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Parametric Decay of Beam‐Generated Langmuir Waves and Three‐Wave Interaction in Plateau Plasmas: Implications for Type III Radiation

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Sauer,  K.
Max Planck Institute for Solar System Research, Max Planck Society;

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Citation

Sauer, K., Baumgärtel, K., Sydora, R., & Winterhalter, D. (2019). Parametric Decay of Beam‐Generated Langmuir Waves and Three‐Wave Interaction in Plateau Plasmas: Implications for Type III Radiation. Journal of Geophysical Research: Space Physics, 124(1), 68-89. doi:10.1029/2018JA025887.


Cite as: http://hdl.handle.net/21.11116/0000-0006-5BAB-4
Abstract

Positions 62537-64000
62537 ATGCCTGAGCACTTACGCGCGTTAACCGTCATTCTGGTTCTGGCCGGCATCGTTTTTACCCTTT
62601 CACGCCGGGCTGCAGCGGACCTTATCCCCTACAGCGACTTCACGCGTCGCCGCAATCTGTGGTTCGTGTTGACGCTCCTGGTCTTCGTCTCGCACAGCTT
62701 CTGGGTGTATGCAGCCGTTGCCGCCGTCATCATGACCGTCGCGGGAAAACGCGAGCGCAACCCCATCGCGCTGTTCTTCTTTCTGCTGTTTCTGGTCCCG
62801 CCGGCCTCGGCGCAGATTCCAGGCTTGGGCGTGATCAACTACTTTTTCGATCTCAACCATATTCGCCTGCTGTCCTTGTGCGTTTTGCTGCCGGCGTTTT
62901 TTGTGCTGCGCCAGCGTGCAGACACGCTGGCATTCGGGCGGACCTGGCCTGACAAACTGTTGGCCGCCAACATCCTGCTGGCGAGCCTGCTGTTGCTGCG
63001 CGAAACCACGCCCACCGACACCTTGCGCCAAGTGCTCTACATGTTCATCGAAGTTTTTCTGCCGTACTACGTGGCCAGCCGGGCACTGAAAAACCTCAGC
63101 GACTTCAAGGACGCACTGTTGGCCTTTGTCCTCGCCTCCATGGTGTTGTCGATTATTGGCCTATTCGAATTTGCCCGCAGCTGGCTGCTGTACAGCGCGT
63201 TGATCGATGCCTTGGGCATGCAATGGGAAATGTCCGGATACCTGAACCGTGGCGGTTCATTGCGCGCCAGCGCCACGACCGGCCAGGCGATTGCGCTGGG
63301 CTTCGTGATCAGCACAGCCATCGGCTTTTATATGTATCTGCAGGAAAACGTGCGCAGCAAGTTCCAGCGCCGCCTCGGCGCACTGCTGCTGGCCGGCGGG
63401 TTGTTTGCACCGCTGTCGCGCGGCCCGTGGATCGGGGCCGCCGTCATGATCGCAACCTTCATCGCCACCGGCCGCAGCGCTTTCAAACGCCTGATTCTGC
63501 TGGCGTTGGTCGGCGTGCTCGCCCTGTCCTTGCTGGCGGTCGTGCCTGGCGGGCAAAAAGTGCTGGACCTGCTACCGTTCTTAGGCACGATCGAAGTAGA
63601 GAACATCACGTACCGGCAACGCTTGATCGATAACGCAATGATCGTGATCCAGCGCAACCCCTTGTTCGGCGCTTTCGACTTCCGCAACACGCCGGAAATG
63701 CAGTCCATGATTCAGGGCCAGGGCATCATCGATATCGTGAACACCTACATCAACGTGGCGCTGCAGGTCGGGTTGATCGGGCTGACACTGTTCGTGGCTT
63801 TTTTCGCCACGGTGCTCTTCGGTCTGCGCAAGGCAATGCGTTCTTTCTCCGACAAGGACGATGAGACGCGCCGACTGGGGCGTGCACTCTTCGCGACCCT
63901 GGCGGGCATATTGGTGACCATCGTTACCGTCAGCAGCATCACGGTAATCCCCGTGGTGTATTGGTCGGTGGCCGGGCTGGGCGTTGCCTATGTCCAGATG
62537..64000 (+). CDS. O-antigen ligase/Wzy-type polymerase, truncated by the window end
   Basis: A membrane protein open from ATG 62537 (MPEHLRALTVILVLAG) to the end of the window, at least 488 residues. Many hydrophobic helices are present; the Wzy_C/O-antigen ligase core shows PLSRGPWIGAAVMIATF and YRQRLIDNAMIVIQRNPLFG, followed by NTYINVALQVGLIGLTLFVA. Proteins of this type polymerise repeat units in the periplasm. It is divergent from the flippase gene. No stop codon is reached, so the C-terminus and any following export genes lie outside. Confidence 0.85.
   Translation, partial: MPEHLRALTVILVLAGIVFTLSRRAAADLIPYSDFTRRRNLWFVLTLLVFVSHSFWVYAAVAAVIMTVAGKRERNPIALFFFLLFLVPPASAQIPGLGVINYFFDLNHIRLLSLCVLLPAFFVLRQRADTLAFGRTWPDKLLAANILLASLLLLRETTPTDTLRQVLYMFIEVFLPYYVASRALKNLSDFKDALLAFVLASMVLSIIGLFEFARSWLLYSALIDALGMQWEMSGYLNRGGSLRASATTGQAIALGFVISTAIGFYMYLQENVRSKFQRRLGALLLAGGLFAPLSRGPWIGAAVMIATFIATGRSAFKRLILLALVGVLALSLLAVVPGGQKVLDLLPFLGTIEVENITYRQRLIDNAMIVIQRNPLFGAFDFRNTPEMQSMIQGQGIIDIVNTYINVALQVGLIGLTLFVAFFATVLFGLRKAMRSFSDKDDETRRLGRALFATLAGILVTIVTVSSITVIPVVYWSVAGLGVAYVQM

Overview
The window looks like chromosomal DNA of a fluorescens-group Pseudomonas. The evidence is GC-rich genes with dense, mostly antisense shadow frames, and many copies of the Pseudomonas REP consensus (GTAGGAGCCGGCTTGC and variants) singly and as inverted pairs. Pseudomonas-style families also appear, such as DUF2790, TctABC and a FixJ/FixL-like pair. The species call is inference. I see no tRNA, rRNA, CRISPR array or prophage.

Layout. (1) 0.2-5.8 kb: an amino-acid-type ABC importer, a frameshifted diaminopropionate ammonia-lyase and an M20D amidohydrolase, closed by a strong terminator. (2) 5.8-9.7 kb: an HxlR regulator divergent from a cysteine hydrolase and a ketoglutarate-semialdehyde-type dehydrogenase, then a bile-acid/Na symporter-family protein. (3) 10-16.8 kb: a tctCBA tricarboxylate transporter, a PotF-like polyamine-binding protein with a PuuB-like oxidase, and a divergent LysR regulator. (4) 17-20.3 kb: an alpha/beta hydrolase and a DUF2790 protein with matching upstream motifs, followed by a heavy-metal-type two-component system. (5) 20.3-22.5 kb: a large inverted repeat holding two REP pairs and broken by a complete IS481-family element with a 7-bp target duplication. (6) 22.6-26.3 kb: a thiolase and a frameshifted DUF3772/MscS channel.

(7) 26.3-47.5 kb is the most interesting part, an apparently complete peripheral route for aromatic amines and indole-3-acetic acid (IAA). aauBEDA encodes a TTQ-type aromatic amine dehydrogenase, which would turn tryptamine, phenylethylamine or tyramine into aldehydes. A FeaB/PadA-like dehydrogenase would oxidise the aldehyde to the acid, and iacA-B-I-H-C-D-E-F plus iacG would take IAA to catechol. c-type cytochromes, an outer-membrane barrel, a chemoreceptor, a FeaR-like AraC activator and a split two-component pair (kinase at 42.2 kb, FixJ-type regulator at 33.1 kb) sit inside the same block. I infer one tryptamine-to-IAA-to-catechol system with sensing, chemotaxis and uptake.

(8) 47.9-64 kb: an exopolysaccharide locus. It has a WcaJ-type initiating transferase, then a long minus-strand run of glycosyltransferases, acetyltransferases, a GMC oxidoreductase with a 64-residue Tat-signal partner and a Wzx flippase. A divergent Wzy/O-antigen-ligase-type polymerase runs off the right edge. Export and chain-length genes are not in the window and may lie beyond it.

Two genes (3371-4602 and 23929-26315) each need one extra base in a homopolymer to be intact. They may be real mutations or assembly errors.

Inspired by the results of particle‐in‐cell simulations on beam‐plasma interaction, we present a mechanism for the generation of radio waves in solar type III bursts which provides a closed chain of the conversion processes from beam‐generated Langmuir waves into electromagnetic emission. The mechanism is characterized by two key steps. The first is a hitherto unknown parametric decay process in which the primary wave directly decays to low‐k Langmuir waves (plasma oscillations) and ion acoustic waves. This decay becomes possible due to changes in the dispersion properties of longitudinal waves initiated by the presence of a beam or a plateau in the electron velocity distribution. A resonant three‐wave interaction is established between the beam‐induced Langmuir wave, the plasma oscillations, and the ion acoustic wave. Due to weak damping of the waves involved, this interaction persists after the beam has relaxed to a plateau and lasts as long as the latter exists. In the second step, low‐k Langmuir waves in the range of “optical wavelengths” can linearly couple to obliquely propagating radio waves at the plasma frequency in a wave number region around the cross points where quasi‐longitudinal and quasi‐transverse modes approach each other. Our model does not need the persistence of the beam and the associated instability for radiation to be produced. Although the theory is local with respect to the plasma frequency, it may open a way to overcome Sturrock's (1964) dilemma of rapid beam relaxation on the one side and long‐lived radiation on the other. The observed frequency variation is suggested to arise by “adiabatic” motion of the beam‐created interaction region through the heliospheric plasma of decreasing electron density. Implications for the interpretation of in situ Langmuir waveforms and the diversity of their frequency spectra are discussed.